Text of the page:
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About the author:
Fred Espenak is a retired astrophysicist from NASA/GSFC. His primary research involved infrared spectroscopy of planetary atmospheres. He also became NASA's expert on solar and lunar eclipse predictions and still maintains NASA's official eclipse website (eclipse.gsfc.nasa.gov).
Known by his nickname "Mr. Eclipse," he is the author of the popular book "Totality - Eclipses of the Sun."
He is the author of the comprehensive "Thousand Year Canon of Solar Eclipses: 1501 to 2500" and the complementary volume "Thousand Year Canon of Lunar Eclipses: 1501 to 2500." He has also published 13 NASA eclipse bulletins, each focusing on a major eclipse.
Espenak's www.MrEclipse.com website focuses on eclipse photography while the new www.EclipseWise.com website is devoted to the dissemination of his latest eclipse predictions. An avid eclipse chaser, he has participated in dozens of eclipse expeditions around the world including remote and unusual locations such as the Sahara, the Bolivian altiplano, Mongolia, and Antarctica. Espenak's enthusiasm for eclipses spills over into public speaking, and he is frequently gives talks about his favorite subject.
In 2003, the International Astronomical Union honored him by naming asteroid 14120, Espenak. Now living in rural Arizona, he spends most clear nights losing sleep and photographing the stars from Bifrost Observatory (www.AstroPixels.com).
Jay Anderson is a meteorologist, formerly with the Meteorological Service of Environment Canada.
Astronomy has been a large part of his life since his mid teens, and it was only after graduating with a degree in Physics and Astronomy from the University of British Columbia that he adopted meteorology as a second pastime.
He has written on the climatology of places along eclipse tracks since 1978, when a solar eclipse was predicted to pass over his home town.
He still lives in that home town - Winnipeg - with his wife Judy and an assortment of past and present cats.
Eclipse Bulletin: Total Solar Eclipse of 2017 August 21
Fred Espenak, Jay Anderson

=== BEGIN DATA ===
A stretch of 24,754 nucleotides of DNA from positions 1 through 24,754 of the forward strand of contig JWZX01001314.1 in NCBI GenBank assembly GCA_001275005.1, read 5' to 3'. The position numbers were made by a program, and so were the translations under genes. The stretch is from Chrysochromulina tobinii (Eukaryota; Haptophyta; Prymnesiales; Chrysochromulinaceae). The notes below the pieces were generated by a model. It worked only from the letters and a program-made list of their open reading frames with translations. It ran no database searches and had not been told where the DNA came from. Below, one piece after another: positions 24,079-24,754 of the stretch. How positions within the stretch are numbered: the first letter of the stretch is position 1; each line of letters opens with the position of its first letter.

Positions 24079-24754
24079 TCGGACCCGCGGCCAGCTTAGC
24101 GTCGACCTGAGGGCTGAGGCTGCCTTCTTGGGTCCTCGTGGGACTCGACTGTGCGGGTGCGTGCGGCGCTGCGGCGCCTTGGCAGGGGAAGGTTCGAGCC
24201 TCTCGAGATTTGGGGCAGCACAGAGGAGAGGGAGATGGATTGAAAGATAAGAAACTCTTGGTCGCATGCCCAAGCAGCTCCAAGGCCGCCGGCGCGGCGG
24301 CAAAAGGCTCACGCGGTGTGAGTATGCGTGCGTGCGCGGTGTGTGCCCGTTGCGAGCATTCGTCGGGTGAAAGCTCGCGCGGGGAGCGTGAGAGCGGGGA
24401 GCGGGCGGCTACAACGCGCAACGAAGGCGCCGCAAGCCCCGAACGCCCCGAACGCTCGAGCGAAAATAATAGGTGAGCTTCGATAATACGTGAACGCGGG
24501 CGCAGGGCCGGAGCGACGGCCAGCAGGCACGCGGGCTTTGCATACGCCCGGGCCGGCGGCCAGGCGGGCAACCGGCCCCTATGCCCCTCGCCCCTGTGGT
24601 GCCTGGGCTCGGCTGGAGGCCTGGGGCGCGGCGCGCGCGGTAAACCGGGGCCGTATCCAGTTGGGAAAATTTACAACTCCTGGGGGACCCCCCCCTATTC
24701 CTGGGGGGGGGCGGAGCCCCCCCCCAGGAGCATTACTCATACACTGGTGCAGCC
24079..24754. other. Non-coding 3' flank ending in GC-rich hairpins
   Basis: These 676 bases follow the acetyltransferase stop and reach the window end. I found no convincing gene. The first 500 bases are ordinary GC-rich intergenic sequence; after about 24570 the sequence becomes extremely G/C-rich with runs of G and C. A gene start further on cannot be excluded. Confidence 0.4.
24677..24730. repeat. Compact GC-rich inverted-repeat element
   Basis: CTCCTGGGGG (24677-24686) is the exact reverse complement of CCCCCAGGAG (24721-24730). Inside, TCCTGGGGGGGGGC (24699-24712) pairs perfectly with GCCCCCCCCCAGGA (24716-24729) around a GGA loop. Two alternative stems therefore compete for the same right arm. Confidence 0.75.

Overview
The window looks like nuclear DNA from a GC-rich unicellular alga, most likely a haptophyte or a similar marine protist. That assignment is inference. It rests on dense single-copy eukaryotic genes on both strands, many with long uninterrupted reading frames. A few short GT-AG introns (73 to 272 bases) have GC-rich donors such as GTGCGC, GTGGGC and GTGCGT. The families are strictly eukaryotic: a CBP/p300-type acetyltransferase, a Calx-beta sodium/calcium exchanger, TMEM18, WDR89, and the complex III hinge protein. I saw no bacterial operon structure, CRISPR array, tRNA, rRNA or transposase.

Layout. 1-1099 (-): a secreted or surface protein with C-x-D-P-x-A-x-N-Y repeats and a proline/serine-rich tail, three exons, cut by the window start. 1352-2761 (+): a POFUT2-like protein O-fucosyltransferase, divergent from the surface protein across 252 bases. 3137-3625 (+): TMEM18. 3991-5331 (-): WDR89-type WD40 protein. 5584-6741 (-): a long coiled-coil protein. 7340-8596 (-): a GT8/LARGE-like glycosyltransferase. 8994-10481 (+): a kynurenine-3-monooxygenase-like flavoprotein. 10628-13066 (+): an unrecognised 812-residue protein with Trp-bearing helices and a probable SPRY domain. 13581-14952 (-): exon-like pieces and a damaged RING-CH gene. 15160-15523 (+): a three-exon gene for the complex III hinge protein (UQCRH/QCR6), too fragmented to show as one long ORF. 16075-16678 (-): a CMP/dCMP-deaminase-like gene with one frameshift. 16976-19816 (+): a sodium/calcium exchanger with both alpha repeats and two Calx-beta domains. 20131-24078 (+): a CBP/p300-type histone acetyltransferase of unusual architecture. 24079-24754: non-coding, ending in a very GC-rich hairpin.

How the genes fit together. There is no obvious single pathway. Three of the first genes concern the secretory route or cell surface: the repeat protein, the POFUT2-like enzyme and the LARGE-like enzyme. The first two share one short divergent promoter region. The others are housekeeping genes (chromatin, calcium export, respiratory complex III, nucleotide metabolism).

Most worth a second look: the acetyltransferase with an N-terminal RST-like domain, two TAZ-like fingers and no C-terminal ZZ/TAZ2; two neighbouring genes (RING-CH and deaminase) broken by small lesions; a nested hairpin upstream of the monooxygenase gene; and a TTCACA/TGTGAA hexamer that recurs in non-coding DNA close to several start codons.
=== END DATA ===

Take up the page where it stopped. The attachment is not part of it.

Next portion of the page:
On Monday, 2017 August 21, a total eclipse of the Sun will be visible from the contiguous United States for the first time since 1979. The track of the Moon's umbral shadow begins in the Pacific Ocean and crosses the nation from west to east through Oregon, Idaho, Wyoming, Nebraska, Kansas, Missouri, Illinois, Kentucky, Tennessee, Georgia, and North and South Carolina. Inside the 70-mile-wide path of totality, the Moon will completely cover the Sun as the landscape is plunged into an eerie twilight and the Sun's glorious corona is revealed for nearly 3 minutes. Outside the narrow shadow track, a partial eclipse will be visible from all of North America.
Eclipse Bulletin: Total Solar Eclipse of 2017 August 21 is the ultimate guide to this highly anticipated event. Written by two of the leading experts on eclipses, the bulletin is a treasure trove of facts on every conceivable aspect of the eclipse. The exact details about the path of the Moon's shadow can be found in a series of tables containing geographic coordinates, times, altitudes, and physical dimensions. A number of high resolution maps plot the total eclipse track across the USA. They show hundreds of cities and towns in the path, the location of major roads and highways, and the duration of totality with distance from the central line.
Local circumstance tables for more than 1000 cities across the USA provide times for each phase of the eclipse along with the eclipse magnitude, duration and Sun's altitude. Additional tables cover the eclipse circumstances for cities in Canada, Mexico, Central and South America and Europe. An exhaustive climatological study identifies areas along the eclipse path where the highest probability of favorable weather may be found. A travelogue highlights key locations in the eclipse track from Oregon through South Carolina. Finally, comprehensive information is presented about solar filters and how to safely observe and photograph the eclipse.
For 15 years, Fred Espenak and Jay Anderson published more than a dozen eclipse bulletins for NASA, each one covering a major solar eclipse. Prepared in cooperation with the IAU, the bulletins were internationally recognized as the most authoritative reference for each eclipse. The team has reunited to produce this new bulletin on the 2017 total eclipse through the USA.
- Publication Date:
- 1941983049 / 9781941983041
- Page Count:
- Binding Type:
- US Trade Paper
- Trim Size:
- 8.5" x 11"
- Black and White
- Related Categories:
- Science / Astronomy / General